The screenplays for “The Hobbit” films are by Fran Walsh, Philippa Boyens, Guillermo del Toro and Peter Jackson. Jackson is also producing the films, together with Fran Walsh and Carolynne Cunningham. The executive producers are Ken Kamins and Zane Weiner, with Philippa Boyens serving as co-producer.

“The Hobbit” films are productions of New Line Cinema and MGM, with New Line managing production. Warner Bros Pictures is handling worldwide theatrical distribution, with select international territories as well as all international television licensing being handled by MGM.

Wednesday 27 July – Sunday 31 July, 2011

The Australian Centre for the Moving Image (ACMI) and the Melbourne International Film Festival (MIFF) have collaborated to present Dark Rooms and Dreamscapes: the Films of Peter Tscherkassky and Eve Heller, a program of screenings and talks by two fascinating experimental filmmakers opening Wednesday 27 July. On their visit to Australia, audiences will have the opportunity to hear from these award-winning filmmakers about redefining the filmmaking process using found footage and dark room techniques.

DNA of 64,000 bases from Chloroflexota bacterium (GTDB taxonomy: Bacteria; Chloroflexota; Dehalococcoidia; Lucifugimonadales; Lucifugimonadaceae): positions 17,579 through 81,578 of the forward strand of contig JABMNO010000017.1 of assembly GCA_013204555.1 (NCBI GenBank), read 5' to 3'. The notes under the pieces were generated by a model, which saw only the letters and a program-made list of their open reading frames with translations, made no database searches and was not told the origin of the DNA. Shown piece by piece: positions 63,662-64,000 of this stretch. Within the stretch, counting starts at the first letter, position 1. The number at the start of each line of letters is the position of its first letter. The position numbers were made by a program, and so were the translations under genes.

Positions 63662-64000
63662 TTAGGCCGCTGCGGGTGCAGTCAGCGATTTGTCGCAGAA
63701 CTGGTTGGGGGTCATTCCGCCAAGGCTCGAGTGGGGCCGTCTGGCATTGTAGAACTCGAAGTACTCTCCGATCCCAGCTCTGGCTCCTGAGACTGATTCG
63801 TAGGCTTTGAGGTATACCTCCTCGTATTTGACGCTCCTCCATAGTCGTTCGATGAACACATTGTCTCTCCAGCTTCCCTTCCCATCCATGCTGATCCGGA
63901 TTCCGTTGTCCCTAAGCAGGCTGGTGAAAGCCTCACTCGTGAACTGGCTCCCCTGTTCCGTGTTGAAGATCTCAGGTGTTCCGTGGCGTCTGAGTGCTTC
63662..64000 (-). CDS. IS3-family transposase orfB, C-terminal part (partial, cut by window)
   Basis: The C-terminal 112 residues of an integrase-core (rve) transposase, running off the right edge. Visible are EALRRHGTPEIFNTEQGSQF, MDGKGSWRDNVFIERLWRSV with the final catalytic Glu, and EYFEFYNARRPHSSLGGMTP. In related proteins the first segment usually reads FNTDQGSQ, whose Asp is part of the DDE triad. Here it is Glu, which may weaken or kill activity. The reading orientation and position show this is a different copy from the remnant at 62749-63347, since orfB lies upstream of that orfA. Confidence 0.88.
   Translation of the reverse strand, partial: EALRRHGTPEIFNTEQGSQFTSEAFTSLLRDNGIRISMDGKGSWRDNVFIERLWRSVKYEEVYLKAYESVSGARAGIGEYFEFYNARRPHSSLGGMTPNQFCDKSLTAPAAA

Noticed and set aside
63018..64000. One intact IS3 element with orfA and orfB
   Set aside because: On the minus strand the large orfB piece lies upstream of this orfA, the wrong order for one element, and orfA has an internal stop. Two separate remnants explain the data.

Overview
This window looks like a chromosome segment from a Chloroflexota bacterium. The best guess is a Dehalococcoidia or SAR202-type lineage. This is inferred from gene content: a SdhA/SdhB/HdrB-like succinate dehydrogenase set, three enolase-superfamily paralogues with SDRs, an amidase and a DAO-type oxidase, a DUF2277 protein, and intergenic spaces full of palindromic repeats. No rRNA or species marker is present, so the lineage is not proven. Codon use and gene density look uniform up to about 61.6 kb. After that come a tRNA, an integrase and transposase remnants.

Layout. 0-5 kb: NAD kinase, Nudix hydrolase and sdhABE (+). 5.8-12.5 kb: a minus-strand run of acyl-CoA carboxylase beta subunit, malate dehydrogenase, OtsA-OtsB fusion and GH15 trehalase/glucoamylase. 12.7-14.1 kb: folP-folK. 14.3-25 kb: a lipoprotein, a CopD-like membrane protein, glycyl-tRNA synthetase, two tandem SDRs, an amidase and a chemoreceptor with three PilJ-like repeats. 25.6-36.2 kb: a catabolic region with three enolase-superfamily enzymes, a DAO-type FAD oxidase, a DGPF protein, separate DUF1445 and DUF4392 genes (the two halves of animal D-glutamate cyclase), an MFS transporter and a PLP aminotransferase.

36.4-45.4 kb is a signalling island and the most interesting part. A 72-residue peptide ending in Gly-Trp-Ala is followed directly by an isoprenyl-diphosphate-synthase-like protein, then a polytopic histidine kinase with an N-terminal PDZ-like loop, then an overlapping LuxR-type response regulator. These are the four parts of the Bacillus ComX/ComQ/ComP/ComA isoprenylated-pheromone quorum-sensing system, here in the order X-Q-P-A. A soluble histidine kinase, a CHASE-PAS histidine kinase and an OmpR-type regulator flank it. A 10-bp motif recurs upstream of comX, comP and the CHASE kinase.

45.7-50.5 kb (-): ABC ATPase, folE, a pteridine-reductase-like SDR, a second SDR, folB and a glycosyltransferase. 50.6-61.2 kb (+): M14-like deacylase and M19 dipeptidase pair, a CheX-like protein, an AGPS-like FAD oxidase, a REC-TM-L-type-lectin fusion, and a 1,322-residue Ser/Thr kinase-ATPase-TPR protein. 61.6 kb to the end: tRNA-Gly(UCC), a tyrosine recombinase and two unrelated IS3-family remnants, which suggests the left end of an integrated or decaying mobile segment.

One of the leading figures in contemporary avant-garde cinema, Peter Tscherkassky makes films featuring a potent blend of visuals, partly informed by film theory, that work the viewer into an ethereal trance state.  For over three decades, he has experimented with the technical formalities of film, from found-footage work to his masterful ‘dark room’ films.

Tscherkassky’s works will be presented in a two-part film program.

Program One comprises a stunning collection of 16mm and 35mm films including Tscherkassky’s masterful CinemaScope trilogy. The black and white trilogy begins with L’Arrivée (1997/98), a frenetic remake of the Lumière Brothers 1896 film L’Arrivee d’un train a La Ciotat using footage of Catherine Deneuve in Mayerling (1969).  Second in the trilogy is Outer Space (1999), a reworking of The Entity (1982) staring Barbara Hershey and shattered into an exhilarating cinematic maelstrom in the hands of Tscherkassky. Finally, Dream Work (2001), derived from the same source material as Outer Space but this time exploring the surreal land of dreams, serves as Tscherkassky’s homage to pioneering experimental filmmaker Man Ray and won Best Experimental Short Film at the Melbourne International Film Festival. Program One also includes key films in Tscherkassky’s oeuvre;  Freeze Frame (1983), kelimba (1986), tabula rasa (1987/89), Shot-Countershot (1987), Happy-End (1996), and Nachtstück (Mozart Minute 09) (2006).